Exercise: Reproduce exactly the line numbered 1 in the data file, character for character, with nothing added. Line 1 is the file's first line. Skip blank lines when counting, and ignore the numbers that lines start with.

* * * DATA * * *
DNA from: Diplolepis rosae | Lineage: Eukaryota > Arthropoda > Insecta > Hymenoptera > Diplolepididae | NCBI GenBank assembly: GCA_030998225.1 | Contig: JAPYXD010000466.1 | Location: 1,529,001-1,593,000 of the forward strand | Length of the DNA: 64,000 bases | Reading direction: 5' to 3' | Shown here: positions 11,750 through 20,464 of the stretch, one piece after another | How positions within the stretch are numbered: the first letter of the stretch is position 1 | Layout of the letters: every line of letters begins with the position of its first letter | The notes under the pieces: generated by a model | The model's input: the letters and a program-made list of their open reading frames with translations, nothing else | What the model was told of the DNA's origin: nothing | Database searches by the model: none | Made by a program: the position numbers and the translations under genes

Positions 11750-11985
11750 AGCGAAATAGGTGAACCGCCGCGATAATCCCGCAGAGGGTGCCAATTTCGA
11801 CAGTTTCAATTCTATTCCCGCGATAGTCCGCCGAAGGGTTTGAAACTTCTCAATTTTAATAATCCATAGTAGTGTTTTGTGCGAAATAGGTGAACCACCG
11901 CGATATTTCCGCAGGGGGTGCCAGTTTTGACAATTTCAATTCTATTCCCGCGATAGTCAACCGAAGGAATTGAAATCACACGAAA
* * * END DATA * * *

DNA from: Diplolepis rosae | Lineage: Eukaryota > Arthropoda > Insecta > Hymenoptera > Diplolepididae | NCBI GenBank assembly: GCA_030998225.1 | Contig: JAPYXD010000466.1 | Location: 1,529,001-1,593,000 of the forward strand | Length of the DNA: 64,000 bases | Reading direction: 5' to 3' | Shown here: positions 11,750 through 20,464 of the stretch, one piece after another | How positions within the stretch are numbered: the first letter of the stretch is position 1 | Layout of the letters: every line of letters begins with the position of its first letter | The notes under the pieces: generated by a model | The model's input: the letters and a program-made list of their open reading frames with translations, nothing else | What the model was told of the DNA's origin: nothing | Database searches by the model: none | Made by a program: the position numbers and the translations under genes